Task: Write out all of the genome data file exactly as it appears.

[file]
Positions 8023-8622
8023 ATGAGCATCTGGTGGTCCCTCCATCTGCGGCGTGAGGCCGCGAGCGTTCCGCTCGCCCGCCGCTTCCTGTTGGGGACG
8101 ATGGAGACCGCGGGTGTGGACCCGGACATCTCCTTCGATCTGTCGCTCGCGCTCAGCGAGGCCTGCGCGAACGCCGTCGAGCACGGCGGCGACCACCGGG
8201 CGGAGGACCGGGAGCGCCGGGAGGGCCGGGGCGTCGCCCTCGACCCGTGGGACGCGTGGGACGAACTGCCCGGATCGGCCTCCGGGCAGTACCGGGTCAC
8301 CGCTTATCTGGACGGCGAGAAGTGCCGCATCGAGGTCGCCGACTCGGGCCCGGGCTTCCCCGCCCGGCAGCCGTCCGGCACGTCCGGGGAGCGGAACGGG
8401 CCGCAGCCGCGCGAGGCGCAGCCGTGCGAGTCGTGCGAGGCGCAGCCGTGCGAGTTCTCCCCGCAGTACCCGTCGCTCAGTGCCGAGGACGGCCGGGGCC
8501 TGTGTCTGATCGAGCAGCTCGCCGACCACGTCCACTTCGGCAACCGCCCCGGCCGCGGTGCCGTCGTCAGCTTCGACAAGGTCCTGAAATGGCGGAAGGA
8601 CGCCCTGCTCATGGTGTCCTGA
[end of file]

Positions 8023-8622
8023 ATGAGCATCTGGTGGTCCCTCCATCTGCGGCGTGAGGCCGCGAGCGTTCCGCTCGCCCGCCGCTTCCTGTTGGGGACG
8101 ATGGAGACCGCGGGTGTGGACCCGGACATCTCCTTCGATCTGTCGCTCGCGCTCAGCGAGGCCTGCGCGAACGCCGTCGAGCACGGCGGCGACCACCGGG
8201 CGGAGGACCGGGAGCGCCGGGAGGGCCGGGGCGTCGCCCTCGACCCGTGGGACGCGTGGGACGAACTGCCCGGATCGGCCTCCGGGCAGTACCGGGTCAC
8301 CGCTTATCTGGACGGCGAGAAGTGCCGCATCGAGGTCGCCGACTCGGGCCCGGGCTTCCCCGCCCGGCAGCCGTCCGGCACGTCCGGGGAGCGGAACGGG
8401 CCGCAGCCGCGCGAGGCGCAGCCGTGCGAGTCGTGCGAGGCGCAGCCGTGCGAGTTCTCCCCGCAGTACCCGTCGCTCAGTGCCGAGGACGGCCGGGGCC
8501 TGTGTCTGATCGAGCAGCTCGCCGACCACGTCCACTTCGGCAACCGCCCCGGCCGCGGTGCCGTCGTCAGCTTCGACAAGGTCCTGAAATGGCGGAAGGA
8601 CGCCCTGCTCATGGTGTCCTGA